Toad the Wet Sprocket gives everyone a little breather. Eagles of the 90s? Nothing BAD about them, but you never feel uncomfortable sitting down during their set. At any other gig they'd probably excel, but there's just too much good music on the bill today to get into their set.

Bail out early to get a spot for Squirrel Nut Zippers at the second stage, but too late -- it's already packed. So a final walkabout ensues, a few other Rusties are encountered, a quick snack -- all to a big-band sound. Hope to see them in the future.

The HORDE train has taken a long time to make it into the station. But the head of the train is about to make it to the trestle...

How Ya Doin'?

With a crackle and then a roar, Neil and the Horse rev up the HORDE train, to the tune of Hey Hey My My. No matter how many times that opening riff explodes from the relative silence, it always gets the fluids pumping -- and tonight is no exception. Despite being at the end of the HORDE train line, they gotta rev those engines up to blow out the carbon.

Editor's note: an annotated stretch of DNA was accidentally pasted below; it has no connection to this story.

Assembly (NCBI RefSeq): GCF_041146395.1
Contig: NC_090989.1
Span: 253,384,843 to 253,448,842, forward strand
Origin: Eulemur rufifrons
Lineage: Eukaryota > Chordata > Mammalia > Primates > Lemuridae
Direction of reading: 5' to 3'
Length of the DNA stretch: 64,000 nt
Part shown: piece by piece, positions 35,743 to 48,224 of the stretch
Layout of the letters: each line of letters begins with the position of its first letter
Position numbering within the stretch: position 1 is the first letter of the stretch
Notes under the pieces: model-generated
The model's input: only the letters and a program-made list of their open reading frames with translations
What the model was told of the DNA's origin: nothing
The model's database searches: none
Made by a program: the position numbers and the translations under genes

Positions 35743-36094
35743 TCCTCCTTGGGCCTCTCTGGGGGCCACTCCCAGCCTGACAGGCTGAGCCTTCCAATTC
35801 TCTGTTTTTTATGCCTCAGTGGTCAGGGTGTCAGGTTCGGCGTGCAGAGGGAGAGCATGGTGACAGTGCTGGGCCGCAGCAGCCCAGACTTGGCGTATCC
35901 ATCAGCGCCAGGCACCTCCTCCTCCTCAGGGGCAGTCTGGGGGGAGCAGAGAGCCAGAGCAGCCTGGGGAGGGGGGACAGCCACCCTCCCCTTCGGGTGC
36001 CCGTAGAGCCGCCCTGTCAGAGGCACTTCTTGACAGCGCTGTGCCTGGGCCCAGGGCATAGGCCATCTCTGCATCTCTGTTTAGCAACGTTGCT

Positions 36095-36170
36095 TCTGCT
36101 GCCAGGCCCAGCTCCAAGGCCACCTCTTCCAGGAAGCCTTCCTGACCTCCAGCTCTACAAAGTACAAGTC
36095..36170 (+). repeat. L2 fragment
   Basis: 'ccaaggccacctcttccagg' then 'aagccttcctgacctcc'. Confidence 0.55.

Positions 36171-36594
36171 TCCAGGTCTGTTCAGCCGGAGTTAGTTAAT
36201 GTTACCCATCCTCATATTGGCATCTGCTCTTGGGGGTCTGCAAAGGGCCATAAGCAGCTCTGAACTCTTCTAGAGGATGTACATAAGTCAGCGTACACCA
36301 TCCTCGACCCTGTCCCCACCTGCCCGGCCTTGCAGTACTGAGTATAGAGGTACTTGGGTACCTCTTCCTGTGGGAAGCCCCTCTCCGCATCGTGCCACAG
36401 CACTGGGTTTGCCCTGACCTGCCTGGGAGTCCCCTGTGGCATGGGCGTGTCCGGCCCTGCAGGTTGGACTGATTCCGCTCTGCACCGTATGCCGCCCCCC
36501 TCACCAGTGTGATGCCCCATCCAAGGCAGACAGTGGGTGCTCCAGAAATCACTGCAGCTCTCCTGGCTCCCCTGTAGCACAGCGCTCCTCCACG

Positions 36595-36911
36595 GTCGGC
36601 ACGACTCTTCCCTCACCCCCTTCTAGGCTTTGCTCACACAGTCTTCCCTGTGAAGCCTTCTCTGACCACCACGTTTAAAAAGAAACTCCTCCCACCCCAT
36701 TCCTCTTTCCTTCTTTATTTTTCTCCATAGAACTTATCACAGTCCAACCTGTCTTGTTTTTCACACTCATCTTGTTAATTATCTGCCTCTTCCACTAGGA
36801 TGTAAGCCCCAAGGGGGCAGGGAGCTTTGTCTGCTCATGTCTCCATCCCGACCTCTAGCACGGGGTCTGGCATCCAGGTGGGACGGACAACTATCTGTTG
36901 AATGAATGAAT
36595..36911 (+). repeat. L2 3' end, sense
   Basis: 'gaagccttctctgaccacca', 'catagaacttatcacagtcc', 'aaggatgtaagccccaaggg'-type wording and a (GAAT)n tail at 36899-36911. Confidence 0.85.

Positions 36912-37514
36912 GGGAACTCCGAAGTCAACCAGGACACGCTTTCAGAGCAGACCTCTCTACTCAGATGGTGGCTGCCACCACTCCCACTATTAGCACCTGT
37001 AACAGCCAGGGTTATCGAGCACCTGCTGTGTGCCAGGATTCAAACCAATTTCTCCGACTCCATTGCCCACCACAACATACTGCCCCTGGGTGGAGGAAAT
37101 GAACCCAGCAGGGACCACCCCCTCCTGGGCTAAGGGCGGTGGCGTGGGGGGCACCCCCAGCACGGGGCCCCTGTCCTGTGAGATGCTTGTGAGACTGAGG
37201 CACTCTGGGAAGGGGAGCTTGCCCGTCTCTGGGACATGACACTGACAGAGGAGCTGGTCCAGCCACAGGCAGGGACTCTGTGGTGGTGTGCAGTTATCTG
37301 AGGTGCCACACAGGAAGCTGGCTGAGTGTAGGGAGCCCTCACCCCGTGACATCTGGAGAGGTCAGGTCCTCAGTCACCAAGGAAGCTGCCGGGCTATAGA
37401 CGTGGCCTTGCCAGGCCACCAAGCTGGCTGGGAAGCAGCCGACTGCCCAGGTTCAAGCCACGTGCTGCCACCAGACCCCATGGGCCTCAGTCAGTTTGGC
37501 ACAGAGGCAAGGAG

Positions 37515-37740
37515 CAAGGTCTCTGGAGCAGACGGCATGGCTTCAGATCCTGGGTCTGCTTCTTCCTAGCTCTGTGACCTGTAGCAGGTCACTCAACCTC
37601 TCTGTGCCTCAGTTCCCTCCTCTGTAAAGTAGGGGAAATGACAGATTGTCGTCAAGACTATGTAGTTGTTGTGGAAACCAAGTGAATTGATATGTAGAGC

Crime In The City brings back memories of Neil's last trip down to Florida, the '91 Smell The Horse tour. The complex rhythm and lyrics of the song meld into a steady idle. It's easy to find yourself in a zone where the individual notes float away and leave you coasting down the rails. But the rhythm change-ups remind you that you're still at the station, looking back down the track.

Hippie Dream is the conductor calling you back from that reminiscence. Then Big Time gives the motor a regimented workout, idling, reving, idling, reving, and eventually winding it up to a ferocious peak. The engine that has been pulling the HORDE train is in perfect tune.

So it's time to idle down to check-out the low-end. Hank To Hendrix purrs forth -- with a bit of a sputter when "Madonna" becomes "Courtney". Next cruise-control is tested, with a perfunctory Needle. Then the Engineer takes a minute to talk about the ride (best tour he's ever been on, he says) and the station (nice to be back in Florida, he says) and to thank the crew. Then another low-end test with Heart of Gold and the engine is declared fit.